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Books delve into details of true crime files 
The Bookworm Sez
Terri Schlichenmeyer
“The True Crime File,” compiled by Kim Daly
c.2022, Workman, $15.95, 400 pages

“Unmasked: My Life Solving America’s Cold Cases” by Paul Holes and Robin Gaby Fisher
c.2022, Celadon Books, $28.99, 288 pages

So far this summer, you’ve read at least a dozen murder mysteries.
You love a good whodunit more than anything, and that’s great. Summertime is when you’ll find tons of detective novels and thriller-mysteries for your vacationing pleasure.
But aren’t you ready for something different? Check out these great real-life true-crime books, full of actual crimes and criminals...
For something light and lively and perfect for airport or car-ride, “The True Crime File” absolutely fits.
Let’s say you’ll be waiting for the kids to finish their ball game at the park. Excellent, as the entries inside this book are of various lengths and they’re made to dive in and step out. Even better, you can easily finish one or two chapters if you want or go on a longer journey with a killer beside you.
Learn how America searches for its missing kids and how Amber Alerts came to your phone and television. See how much you know about real crime around the country by taking a quiz. Read about cold cases, hot arson, dead bodies, and Mr. Rogers’ car, which was stolen by a couple of fans, obviously. Then read about survivors of crime, up-to-date-as-possible statistics, and get a few good recommendations for your next great read.
This book is small enough to tuck into a pocket or backpack – and hang onto that thought. Get “The True Crime File” for yourself, and then remember it for stocking-stuffer time.
When you read mysteries, you automatically become a crime-solver, don’t you? Because that’s something you love, you need to read “Unmasked: My Life Solving America’s Cold Cases.” It’s by a guy who’s a real-life detective. But it didn’t come quickly for Holes.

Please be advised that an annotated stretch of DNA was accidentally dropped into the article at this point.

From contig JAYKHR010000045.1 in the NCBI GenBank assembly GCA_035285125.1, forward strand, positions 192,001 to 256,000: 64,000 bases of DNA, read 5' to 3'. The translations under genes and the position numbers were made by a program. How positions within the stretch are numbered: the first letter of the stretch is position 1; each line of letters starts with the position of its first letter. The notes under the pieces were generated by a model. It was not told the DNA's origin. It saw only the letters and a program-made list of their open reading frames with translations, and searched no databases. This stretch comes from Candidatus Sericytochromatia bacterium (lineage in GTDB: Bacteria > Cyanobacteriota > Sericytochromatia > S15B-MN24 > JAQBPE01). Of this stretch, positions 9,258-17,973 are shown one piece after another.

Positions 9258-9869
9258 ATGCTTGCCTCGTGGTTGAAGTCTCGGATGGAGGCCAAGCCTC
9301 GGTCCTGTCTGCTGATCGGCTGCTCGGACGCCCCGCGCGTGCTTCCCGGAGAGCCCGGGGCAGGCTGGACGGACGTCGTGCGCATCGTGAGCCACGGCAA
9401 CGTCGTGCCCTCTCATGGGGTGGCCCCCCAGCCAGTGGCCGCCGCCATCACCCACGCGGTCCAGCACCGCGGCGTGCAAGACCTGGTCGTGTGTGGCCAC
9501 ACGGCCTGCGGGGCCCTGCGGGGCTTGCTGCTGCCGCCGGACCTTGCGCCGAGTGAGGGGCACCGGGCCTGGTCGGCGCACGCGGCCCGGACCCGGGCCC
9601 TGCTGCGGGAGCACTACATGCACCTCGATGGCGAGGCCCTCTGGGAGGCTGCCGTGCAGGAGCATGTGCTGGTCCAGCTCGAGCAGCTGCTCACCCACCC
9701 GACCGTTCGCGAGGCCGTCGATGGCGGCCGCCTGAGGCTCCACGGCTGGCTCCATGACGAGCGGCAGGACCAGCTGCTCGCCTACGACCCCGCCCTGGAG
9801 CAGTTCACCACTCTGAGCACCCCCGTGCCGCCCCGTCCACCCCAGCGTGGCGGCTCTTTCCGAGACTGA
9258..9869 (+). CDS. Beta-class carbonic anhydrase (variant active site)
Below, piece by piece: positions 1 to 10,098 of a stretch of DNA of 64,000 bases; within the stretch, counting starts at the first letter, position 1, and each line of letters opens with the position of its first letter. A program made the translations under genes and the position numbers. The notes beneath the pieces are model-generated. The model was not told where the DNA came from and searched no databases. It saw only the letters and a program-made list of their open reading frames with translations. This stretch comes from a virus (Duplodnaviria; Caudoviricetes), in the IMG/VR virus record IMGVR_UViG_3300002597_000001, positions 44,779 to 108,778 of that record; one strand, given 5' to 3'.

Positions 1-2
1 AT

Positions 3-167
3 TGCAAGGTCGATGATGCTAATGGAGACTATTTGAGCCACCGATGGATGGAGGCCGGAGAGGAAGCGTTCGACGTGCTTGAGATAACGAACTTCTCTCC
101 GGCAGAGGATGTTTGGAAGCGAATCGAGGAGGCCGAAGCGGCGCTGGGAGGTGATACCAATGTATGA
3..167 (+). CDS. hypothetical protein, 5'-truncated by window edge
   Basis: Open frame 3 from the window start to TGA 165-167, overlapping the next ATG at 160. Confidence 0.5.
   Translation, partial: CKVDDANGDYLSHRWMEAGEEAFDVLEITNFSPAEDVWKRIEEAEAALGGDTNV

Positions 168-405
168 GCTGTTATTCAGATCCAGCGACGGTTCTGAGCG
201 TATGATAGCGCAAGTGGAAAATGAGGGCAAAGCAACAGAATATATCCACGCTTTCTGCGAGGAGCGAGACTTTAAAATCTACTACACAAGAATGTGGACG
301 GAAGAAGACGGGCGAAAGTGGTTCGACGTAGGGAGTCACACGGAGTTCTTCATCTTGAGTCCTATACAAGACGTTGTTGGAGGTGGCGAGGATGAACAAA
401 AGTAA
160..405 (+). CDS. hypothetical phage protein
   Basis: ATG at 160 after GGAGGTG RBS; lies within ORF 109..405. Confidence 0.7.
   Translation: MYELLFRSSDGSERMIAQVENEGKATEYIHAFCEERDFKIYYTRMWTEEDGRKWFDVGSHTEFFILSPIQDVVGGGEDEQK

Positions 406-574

In 1994, Holes was a cold-case investigator and he promised himself that he’d find the Golden State Killer who murdered at least 13 people. It took 24 years, but Holes did it, ultimately having a hand in capturing the until-then elusive man. It wasn’t the beginning of Holes’ career, but the solving happened at just the right time. He became a wanted man in a good way, appearing on TV and in interviews. 
This is Holes’ story, from his early life to his amazing career solving the iciest of cold cases. Along the way, readers will learn about some of the crimes he’s solved (including the Jaycee Dugard case), how he does what he does, what a real-life detective has to know, and how he ensures that the awful things he sees don’t follow him home and keep him up at night.
This is a mystery lover’s treat, catnip to a true crime reader, and fascinating for anyone who wants a thrilling memoir from a real-life crimesolver.
If these true crime books don’t strike your fancy, be sure to ask your favorite bookseller or librarian for help finding more, or finding some good mystery novels to fill your time. They’ll know exactly what you need, books by the dozens.